- If the PSI reading is lower than the labeled “full” range on the gauge, more refrigerant is needed.
- Disconnect the hose from the service port.
- Remove the safety tab from the refrigerant can, shake the can and reattach the gauge and hose to the can.
- Connect the hose to the low-pressure service port and use the trigger to begin charging the system with refrigerant. Twist the can up and down to maintain good refrigerant flow.
- Use the built-in indicator to determine when the system is full. Don’t overload.
- Remove the plug from the outlet and recycle all empty cans in accordance with local recycling laws.
How Often to Recharge Your Car Air Conditioner?
Recharging the AC on a car is not a regular maintenance item on your car’s manufacturer-recommended maintenance schedule. In theory, the system is sealed, and you should never need to do this.
In practice, however, rubber seals dry up and wear out, and refrigerant slowly evaporates over time, leaving too little in the system for the air conditioner to work effectively. Other components can fail as well, but attempting a recharge is the first thing you should try, particularly since this is a cheap and easy DIY fix and often all it needs to start working again.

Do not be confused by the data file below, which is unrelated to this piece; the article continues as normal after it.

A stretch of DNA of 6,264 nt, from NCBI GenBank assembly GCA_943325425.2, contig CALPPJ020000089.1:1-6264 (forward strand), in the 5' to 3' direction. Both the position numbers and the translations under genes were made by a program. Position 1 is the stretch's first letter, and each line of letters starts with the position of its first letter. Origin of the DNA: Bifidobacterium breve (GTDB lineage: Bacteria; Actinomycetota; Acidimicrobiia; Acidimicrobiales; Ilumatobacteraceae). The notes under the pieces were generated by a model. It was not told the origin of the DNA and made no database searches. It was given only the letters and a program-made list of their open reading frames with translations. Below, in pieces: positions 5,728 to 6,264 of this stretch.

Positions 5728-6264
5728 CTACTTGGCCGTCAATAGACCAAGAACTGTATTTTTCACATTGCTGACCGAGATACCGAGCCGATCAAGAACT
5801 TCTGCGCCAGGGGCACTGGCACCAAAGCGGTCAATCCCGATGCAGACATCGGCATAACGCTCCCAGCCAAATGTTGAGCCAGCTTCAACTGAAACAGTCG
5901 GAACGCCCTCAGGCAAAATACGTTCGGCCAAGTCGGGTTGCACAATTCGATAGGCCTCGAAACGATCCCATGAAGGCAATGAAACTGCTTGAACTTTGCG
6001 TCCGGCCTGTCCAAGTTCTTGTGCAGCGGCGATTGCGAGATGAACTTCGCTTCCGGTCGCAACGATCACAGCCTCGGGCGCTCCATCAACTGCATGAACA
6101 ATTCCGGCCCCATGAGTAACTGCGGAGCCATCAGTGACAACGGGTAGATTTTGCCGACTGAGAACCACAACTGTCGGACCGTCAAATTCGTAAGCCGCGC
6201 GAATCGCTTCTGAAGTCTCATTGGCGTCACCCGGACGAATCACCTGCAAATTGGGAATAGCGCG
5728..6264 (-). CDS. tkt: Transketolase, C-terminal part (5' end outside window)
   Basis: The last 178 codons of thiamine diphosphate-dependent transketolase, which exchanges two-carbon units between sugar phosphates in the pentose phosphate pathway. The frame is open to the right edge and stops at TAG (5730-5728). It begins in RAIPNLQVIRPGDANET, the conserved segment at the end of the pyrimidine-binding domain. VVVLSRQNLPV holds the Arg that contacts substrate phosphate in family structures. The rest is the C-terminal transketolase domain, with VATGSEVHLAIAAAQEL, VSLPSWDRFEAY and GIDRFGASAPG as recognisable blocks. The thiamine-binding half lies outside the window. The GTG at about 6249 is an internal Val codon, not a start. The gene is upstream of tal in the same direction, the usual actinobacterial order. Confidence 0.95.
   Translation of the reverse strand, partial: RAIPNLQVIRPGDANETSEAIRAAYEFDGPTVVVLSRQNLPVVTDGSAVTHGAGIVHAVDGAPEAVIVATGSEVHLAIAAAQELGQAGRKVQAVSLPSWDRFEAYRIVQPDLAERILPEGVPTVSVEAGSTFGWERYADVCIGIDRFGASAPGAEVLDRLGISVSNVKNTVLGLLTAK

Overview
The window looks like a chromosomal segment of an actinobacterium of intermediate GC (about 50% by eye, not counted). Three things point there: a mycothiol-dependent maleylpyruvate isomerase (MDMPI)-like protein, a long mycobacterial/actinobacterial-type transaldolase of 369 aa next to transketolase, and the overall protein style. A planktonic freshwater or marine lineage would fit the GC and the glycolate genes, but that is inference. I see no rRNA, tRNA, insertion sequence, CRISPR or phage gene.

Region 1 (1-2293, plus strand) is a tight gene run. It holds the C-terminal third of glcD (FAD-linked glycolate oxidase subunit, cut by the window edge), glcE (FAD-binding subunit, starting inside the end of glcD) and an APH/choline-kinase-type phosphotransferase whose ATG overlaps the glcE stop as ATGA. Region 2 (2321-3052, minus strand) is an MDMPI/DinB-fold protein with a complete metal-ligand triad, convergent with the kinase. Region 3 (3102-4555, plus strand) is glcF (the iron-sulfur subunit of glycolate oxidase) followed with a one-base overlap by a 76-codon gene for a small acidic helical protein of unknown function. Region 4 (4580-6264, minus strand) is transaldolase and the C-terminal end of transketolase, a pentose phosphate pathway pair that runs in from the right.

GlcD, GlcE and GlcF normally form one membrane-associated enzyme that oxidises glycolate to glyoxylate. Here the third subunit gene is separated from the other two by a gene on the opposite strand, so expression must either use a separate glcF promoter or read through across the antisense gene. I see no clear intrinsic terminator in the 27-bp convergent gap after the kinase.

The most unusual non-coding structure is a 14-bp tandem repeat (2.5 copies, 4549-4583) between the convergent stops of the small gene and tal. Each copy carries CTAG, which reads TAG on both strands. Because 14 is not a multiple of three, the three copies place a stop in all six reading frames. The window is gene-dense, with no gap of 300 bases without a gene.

How Much Does It Cost to Recharge Car AC?
The Average Cost to Recharge Your Car Air Conditioner Is $20 to $155, Depending on if You Go to the Mechanic or DIY.
- Cost at the Mechanic: $123 to $155
- Cost to DIY: $20 to $50
This cost is generally not that high when you consider that this maintenance will also extend the life of your compressor and keep your air conditioner running at its best season after season.